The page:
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Ten healthy habits for the new year
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By University of Missouri Extension

University of Missouri Extension is research based information that is relevant, reliable, and responsive to the needs of our clientele. From home finance to nutrition and fitness, to agronomy, farm and business planning, to family dynamics, ...

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University of Missouri Extension is research based information that is relevant, reliable, and responsive to the needs of our clientele. From home finance to nutrition and fitness, to agronomy, farm and business planning, to family dynamics, extension has information for you. The purpose of this blog is to inform and educate the community on programs and information that impacts your daily life. Sharing of this information should steer you in the path of increased knowledge and awareness of where to find answers to your questions.

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Weight loss is often included in the list of resolutions for the new year. Instead of going on another diet, choose to adopt healthy habits for a lifetime. To get started, here are ten suggestions based on the Dietary Guidelines for Americans.



  1. Engage in 30 minutes of physical activity every day. This helps to reduce the risk of chronic diseases. To lose weight or maintain weight loss, 60-90 minutes of moderate to vigorous activity is recommended. 


  2. Make half your plate fruits and vegetables. Fruits and vegetables are high in nutrients and low in fat and calories. By incorporating a variety of fruits and vegetables into your diet on a daily basis, you are decreasing your risk of chronic diseases, vitamin deficiencies and other health problems.


  3. Get plenty of fiber: 20-35 grams each day. Fiber has many health benefits including reducing risks for chronic disease such as cardiovascular disease and cancer. When you are increasing fiber in your diet, make sure you increase fluid intake as well.


  4. Make at least half your grains whole grains. Choose from oatmeal, brown rice, popcorn, cereal, tortillas and bread. To assure the bread is whole grain, make sure the first grain ingredient listed on the package is whole wheat or another whole grain. 


  5. Eat three cups of beans every week. Beans are packed with fiber, vitamins and minerals. One half cup of cooked beans can have as much as seven grams of fiber. (Beans offer a lot of nutrients at very little cost)


  6. Eat when you are hungry and stop when you are full. Extra weight and unhealthy eating habits begin when hunger and full cues are ignored. Make sure that when you eat it is because of hunger and not thirst or boredom. If you are not sure, try drinking a glass of water or do another activity. If you're still hungry a little while later, you'll know it probably is hunger.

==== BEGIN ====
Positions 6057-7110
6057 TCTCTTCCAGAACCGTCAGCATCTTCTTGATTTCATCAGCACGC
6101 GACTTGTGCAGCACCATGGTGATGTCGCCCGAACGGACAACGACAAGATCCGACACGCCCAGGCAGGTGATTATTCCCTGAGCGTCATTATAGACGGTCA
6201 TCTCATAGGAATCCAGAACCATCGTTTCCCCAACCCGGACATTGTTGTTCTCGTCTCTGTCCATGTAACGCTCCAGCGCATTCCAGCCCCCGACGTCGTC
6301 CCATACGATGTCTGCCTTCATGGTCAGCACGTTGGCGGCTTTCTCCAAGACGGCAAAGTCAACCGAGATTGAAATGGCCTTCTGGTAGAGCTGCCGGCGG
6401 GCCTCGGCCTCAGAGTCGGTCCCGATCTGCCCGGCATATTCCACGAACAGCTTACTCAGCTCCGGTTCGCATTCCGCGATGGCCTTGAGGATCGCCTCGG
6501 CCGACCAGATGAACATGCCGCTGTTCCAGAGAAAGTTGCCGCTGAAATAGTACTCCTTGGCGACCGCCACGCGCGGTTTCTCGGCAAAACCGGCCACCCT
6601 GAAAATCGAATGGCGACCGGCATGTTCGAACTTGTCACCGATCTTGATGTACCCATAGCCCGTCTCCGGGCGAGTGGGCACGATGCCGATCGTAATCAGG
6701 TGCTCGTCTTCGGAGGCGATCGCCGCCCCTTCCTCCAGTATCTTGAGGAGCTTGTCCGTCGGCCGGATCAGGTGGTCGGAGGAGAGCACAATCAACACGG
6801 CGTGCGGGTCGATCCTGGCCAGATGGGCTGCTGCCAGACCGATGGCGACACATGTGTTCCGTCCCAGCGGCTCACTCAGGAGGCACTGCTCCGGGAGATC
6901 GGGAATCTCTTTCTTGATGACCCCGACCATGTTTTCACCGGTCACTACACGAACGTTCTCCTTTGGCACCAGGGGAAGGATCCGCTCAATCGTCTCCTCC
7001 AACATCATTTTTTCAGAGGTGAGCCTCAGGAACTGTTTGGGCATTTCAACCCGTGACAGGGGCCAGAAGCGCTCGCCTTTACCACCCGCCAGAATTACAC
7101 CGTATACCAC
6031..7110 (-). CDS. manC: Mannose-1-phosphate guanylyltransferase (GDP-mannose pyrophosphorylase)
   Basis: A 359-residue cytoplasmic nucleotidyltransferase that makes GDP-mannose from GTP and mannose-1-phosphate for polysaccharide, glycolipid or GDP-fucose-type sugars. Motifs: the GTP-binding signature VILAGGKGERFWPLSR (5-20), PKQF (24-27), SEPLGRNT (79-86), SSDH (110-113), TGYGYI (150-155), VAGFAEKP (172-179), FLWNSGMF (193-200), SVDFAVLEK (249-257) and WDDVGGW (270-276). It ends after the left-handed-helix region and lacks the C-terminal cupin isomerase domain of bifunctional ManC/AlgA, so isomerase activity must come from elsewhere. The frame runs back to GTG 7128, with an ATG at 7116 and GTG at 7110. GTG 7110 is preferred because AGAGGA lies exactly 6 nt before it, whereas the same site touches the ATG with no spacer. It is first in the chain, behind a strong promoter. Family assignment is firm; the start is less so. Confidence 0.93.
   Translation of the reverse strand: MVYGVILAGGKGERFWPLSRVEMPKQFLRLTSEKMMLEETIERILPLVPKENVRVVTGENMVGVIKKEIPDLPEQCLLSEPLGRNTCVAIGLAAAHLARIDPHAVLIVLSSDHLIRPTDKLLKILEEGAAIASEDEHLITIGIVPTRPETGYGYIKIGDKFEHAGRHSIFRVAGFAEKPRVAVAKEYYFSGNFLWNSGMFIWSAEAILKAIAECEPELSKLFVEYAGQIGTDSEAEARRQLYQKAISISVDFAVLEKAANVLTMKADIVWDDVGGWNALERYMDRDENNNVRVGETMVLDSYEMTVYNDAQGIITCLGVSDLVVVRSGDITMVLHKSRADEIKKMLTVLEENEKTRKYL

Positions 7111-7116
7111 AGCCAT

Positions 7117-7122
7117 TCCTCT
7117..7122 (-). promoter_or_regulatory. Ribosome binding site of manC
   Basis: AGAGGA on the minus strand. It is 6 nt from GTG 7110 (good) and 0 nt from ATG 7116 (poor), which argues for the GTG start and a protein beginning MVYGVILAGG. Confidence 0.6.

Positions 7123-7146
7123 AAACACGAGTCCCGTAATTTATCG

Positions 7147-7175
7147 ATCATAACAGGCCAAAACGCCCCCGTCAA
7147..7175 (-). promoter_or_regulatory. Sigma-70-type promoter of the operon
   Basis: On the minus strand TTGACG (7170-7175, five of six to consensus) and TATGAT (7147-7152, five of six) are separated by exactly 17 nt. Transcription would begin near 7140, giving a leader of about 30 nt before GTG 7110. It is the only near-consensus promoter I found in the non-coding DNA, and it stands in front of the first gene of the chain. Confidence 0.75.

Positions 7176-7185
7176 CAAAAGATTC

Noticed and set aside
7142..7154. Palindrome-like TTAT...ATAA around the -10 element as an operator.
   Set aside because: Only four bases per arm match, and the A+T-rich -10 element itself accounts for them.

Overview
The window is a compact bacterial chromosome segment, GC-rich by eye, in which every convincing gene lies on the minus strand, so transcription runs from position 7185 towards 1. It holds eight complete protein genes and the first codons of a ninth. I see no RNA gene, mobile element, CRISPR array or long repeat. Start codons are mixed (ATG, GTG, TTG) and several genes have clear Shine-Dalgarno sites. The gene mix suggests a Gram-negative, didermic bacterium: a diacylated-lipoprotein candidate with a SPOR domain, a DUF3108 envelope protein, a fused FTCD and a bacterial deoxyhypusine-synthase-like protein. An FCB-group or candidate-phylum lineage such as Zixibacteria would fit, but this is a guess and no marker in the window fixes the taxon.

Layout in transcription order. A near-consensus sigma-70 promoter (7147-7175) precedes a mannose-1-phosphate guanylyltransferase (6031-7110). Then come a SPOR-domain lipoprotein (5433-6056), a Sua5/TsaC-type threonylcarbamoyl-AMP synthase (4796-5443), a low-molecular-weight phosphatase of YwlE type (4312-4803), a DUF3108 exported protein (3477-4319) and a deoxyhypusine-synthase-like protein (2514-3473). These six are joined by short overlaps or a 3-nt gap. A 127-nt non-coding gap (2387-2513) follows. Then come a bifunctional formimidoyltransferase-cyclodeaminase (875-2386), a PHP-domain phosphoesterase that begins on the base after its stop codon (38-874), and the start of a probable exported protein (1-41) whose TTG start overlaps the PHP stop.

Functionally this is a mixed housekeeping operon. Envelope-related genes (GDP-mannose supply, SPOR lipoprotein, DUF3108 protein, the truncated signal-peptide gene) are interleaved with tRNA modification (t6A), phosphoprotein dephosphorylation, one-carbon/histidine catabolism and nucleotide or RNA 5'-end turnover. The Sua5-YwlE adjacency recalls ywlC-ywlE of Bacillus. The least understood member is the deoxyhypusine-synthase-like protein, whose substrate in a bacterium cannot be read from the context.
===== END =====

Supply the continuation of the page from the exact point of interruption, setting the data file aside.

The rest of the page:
7. Limit total fat to no more than 25-35% of total calories. For a person consuming 2,000 calories per day, this means about 67 grams of fat per day. Saturated fat should be no more than 10 percent of total calories, or about 22 grams. Young children (1-3 years) can get about 30-40% of their calories from fat because they are still growing.


  8. Eat a variety of foods from all the food groups. Choose grains, fruits, vegetables, dairy products and meat and beans because each group provides different nutrients needed for good health. 


  9. Drink plenty of fluids to stay hydrated. By being properly hydrated, your body can function at its best. Water is the best choice, but low-fat milk and 100 percent juice are also good choices when you're thirsty.


  10. Be a safe food handler. Keep food safe in your household by washing your hands often and keeping kitchen surfaces clean. Cook foods to a safe temperature to kill bacteria and then promptly refrigerate. Bacteria can grow at temperatures of 40° F to 140° F.




Habits are hard to change. Choose one goal at a time to work on and then move on to the next to ensure you meet your health goals. Soon, you’ll feel better and be healthier!

To view this article online, go to http://missourifamilies.org/features/nutritionarticles/nut159.htm



Adapted by Jessica Kovarik, RD, LD, former Extension Associate, University of Missouri Extension from materials by Tammy Roberts, MS, RD, LD, Nutrition and Health Education Specialist in Barton County, University of Missouri Extension

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